Chris Floyd is not wearing rose-tinted glasses and points out eloquently in Thus Sprach Barack: Pouring Acid on Gaza’s Wounds just how biased towards Israel Obama’s speech was, when taken literally. The Israel Lobby would go ballistic over a speech if the bias was the other way, even if a small town Mayor was the offending speaker. Perhaps friends of Palestine have lessons to learn from these guys? Is it time to take the gloves off?
In Australia, Martin Indyk has been a regular talking head on ABC TV since the time of the 1990/1 Gulf War. Born in Britain and raised in Australia, he’s spent most of the time since then in the USA and served as US Ambassador to Israel (fast promotion for a brand new US citizen).
Martin Indyck with Ehud Olmert: kindred spirits?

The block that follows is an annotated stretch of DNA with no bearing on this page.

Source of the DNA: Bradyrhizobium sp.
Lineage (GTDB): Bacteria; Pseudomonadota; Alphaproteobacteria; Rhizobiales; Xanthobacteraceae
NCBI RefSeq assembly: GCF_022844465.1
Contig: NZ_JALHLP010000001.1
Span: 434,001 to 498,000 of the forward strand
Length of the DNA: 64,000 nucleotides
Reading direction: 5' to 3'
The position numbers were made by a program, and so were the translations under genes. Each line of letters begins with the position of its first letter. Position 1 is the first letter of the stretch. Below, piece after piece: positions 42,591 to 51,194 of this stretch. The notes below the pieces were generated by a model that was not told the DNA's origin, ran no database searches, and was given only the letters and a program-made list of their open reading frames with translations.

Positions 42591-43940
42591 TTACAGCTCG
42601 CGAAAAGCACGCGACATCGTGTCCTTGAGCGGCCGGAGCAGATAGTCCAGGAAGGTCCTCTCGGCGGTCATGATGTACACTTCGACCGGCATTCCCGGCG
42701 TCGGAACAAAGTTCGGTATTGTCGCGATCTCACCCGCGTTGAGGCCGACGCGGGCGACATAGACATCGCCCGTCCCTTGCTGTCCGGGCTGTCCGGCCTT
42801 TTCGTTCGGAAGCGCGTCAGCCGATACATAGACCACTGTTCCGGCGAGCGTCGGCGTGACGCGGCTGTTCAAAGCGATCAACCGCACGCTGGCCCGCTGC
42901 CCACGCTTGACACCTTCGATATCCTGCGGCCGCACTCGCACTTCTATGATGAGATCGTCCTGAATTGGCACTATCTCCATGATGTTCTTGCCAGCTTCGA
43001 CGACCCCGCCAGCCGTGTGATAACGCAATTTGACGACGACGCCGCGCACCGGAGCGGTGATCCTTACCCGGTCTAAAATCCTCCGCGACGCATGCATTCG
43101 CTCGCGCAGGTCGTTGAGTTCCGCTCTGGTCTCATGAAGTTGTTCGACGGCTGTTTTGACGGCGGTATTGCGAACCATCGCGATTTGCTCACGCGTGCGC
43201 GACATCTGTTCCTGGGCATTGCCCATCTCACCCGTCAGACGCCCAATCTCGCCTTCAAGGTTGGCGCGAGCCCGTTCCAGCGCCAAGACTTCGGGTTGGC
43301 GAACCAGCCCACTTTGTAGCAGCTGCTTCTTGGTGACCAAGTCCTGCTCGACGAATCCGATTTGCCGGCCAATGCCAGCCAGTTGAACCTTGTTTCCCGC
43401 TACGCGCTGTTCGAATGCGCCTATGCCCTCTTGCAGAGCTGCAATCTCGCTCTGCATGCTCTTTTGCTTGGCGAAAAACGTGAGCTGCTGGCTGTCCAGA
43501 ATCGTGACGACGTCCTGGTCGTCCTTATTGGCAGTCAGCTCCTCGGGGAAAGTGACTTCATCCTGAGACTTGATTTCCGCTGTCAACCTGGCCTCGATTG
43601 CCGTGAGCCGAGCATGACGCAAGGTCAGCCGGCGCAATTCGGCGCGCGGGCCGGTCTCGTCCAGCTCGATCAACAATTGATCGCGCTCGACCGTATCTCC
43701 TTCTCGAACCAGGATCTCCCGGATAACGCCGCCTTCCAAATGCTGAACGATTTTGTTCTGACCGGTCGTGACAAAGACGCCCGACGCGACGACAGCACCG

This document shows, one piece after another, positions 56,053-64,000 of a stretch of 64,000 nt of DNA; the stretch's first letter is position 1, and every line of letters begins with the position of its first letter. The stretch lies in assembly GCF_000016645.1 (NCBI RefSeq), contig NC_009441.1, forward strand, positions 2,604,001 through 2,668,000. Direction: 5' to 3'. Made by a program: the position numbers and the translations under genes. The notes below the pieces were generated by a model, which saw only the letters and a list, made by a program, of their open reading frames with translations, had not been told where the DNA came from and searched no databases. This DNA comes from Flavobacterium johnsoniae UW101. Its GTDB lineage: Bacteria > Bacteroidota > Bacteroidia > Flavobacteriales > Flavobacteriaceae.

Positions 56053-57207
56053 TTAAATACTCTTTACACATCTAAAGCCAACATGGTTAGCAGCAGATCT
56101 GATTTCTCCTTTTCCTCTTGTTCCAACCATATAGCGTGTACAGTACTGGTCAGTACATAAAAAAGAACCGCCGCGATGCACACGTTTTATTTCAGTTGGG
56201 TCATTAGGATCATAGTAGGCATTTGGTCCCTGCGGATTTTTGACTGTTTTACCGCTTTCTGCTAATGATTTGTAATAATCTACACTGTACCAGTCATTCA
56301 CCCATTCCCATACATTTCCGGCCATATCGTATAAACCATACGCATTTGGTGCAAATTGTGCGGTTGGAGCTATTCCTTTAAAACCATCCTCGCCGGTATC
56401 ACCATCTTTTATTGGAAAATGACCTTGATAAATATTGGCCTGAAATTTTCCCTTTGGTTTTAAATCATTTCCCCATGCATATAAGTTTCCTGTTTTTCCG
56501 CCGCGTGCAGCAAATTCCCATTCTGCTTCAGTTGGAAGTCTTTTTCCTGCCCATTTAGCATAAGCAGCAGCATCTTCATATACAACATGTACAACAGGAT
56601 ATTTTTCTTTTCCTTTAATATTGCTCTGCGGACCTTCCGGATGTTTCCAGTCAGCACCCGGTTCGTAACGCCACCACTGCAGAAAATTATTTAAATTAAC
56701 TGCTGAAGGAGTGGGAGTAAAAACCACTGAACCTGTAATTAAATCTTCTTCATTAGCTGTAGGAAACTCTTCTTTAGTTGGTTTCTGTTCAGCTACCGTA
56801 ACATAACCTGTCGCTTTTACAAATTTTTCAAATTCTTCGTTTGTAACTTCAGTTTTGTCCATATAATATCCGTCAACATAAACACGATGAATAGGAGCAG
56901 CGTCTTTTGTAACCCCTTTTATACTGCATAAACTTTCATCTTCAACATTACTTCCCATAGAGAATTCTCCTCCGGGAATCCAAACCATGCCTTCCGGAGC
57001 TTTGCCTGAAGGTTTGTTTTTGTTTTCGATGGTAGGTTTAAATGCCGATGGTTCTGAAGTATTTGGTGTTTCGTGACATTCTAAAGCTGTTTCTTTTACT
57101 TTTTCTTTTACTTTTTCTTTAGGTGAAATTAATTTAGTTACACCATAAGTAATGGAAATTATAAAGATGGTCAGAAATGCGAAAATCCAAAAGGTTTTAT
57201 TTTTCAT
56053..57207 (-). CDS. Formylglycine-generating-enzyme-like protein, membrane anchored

Mr Indyk has worked for – and with – various organiations in the US Zionist lobby since the early 1980s. It is misleading NOT to describe him as a committed Zionist. It is accurate to describe him as a Jewish Zionist. To be really specific, he’s a Clintonite Jewish Zionist (as opposed to a neocon Jewish Zionist).
Yet every time I’ve seen Martin Indyk on ABC Lateline, I swear he’s been introduced as ‘the former American Ambassador to Israel’. It’s not a lie, but it is highly selective with the truth.
I’ve written to the ABC to complain about this, but so far to no avail. I pointed out that when James Zogby appears on Lateline, he’s described as an ‘Arab American’ or an ‘Arab American Lobbyist’. So why not call Mr Indyk a Jew – or at least a Zionist Lobbyist?
Perhaps ten of us should complain next time? How about a HUNDRED?
Public broadcasters have a special responsibility to use terminology that isn’t loaded or inherently biased. After all, unlike the odious Fox News, they are not part of a corporate fiefdom. They are institutions funded by the public. Balance is the least they can give us back.